A frequent critic of the department for alleged incidents of police brutality and racism, Lieut. Eric Adams, president of 100 Blacks in Law Enforcement, dismissed the charges of the PBA and the defense attorneys about "double jeopardy."

'Shouldn't Be Aggressors'

"The people of this city have the right to know if he has acted according to the rules of the department," he said. All public employees, he said, face similar requirements. "I don't believe a police officer should be the aggressor." Lieutenant Adams said, adding that "the men and women of the NYPD have received more than their fair share of justice."

The off-duty nature of the shooting raised a number of legal questions that Deputy Commissioner for Trials Rae D. Koshetz must address in a decision expected by the beginning of next year. The charges mirror the original criminal indictment but include an additional eight specifications charging violations of the Patrol Guide that were added after officer Meyer's acquittal.

Because of the mix of charges, Ms. Koshetz questioned whether Officer Meyer was acting as a private citizen or a Police Officers when he shot Antoine Reid. He testified he did not intend to arrest Mr. Reid when he got out of his vehicle, but that he immediately identified himself as a Police Officer when he tried to get him away from the car.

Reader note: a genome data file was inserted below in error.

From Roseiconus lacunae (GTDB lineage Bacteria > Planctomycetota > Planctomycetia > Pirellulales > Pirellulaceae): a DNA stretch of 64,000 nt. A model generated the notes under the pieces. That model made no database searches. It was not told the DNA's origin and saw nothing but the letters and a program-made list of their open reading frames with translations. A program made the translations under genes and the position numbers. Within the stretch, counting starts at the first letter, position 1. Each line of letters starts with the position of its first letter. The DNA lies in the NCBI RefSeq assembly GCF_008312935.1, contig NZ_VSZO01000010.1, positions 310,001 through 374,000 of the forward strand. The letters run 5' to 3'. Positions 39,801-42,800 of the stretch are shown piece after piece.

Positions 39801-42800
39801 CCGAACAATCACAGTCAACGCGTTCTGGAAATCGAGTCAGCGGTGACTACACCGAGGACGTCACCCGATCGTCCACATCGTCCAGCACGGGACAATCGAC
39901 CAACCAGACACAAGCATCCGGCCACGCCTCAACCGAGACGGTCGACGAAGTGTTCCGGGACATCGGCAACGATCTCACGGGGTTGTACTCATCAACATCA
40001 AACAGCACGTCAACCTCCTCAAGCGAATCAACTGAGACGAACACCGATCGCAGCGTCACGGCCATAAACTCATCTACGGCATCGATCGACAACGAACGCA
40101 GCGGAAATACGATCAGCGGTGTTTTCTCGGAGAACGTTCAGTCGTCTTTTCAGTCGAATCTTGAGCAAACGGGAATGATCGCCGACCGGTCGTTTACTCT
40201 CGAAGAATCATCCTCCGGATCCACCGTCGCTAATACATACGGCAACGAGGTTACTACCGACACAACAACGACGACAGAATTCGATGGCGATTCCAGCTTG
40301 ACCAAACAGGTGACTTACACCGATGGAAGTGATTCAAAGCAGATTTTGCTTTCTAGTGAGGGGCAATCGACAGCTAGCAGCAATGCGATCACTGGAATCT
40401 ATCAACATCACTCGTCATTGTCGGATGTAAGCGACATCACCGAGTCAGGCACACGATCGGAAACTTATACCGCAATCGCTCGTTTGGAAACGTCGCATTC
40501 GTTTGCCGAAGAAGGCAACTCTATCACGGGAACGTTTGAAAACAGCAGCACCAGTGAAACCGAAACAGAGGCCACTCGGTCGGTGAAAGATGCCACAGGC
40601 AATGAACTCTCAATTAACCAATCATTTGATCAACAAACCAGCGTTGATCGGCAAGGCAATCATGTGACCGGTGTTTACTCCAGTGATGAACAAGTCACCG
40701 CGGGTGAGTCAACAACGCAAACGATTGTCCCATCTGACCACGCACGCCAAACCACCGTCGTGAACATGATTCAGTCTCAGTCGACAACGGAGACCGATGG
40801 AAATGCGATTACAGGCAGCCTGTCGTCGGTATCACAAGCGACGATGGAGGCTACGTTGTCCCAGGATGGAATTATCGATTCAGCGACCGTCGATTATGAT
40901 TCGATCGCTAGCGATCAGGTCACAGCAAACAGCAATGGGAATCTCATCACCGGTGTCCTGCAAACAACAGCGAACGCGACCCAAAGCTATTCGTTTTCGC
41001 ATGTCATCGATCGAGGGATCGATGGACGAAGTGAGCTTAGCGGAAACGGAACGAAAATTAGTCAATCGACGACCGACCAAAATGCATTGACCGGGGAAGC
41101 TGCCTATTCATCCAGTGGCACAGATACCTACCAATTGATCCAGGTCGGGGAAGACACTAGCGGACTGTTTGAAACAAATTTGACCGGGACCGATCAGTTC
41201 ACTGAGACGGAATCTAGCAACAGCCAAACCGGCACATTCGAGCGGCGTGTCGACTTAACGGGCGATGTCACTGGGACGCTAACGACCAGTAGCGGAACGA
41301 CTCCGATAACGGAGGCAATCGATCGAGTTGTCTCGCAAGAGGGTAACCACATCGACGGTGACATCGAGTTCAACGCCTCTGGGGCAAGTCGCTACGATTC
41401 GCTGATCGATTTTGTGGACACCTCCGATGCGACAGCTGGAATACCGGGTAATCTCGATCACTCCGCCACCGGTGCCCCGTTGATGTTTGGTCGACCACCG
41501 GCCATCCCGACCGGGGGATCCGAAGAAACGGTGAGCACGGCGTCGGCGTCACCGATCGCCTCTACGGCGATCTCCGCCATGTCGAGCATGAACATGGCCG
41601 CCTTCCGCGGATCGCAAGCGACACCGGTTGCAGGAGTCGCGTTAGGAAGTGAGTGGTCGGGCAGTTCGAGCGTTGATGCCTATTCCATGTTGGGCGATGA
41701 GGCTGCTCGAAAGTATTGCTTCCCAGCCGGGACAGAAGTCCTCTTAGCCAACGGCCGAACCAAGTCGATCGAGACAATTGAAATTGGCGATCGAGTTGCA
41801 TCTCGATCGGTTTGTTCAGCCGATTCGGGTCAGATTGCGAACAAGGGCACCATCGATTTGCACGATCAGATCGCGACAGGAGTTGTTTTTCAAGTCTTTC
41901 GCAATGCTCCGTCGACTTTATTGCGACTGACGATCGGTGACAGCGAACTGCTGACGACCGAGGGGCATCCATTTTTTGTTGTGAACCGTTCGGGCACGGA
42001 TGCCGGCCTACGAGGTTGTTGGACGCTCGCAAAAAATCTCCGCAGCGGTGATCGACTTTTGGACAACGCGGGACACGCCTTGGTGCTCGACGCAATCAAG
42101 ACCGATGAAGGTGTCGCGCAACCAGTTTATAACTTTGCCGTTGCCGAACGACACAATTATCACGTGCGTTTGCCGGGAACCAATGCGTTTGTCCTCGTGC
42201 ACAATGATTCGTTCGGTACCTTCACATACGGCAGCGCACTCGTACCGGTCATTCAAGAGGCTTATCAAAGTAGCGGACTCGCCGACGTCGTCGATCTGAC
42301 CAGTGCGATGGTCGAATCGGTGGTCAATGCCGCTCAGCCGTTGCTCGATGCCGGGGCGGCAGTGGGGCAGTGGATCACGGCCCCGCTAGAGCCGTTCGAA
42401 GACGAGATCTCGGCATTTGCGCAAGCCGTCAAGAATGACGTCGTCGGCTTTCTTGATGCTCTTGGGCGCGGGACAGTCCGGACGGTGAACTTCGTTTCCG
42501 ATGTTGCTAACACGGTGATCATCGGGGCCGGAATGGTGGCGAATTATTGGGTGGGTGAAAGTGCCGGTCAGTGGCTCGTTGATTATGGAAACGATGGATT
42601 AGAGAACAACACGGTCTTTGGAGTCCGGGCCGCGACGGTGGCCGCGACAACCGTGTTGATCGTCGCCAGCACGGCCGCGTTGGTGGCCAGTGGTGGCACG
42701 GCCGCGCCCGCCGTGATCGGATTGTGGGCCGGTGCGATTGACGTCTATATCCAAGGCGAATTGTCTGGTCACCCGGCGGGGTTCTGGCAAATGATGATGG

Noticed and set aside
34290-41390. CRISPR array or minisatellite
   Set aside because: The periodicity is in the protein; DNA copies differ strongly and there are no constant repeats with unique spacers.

Different Rules Apply

As a Police Officer, use of physical force against a civilian is justifiable only in the context of an arrest. While in a civilian capacity, there is a "duty to retreat" from a physical confrontation before it escalates, an on-duty cop carrying out enforcement action is under no such obligation.

Ms. Koshetz added that if she found Officer Meyer guilty on any of the charges, she would review his personnel record before recommending a penalty.

A recipient of the NYPD Medal of Valor who said he has participated in over 1,000 arrests during his nine-year career as a cop, Officer Meyer had also been taken off patrol in Brooklyn's 75th Precinct after being cited in six civilian complaints alleging excessive force or abuse of authority. The officer's attorneys said that all but one of the complaints - a charge that he had failed to sign a summons - were found unsubstantiated.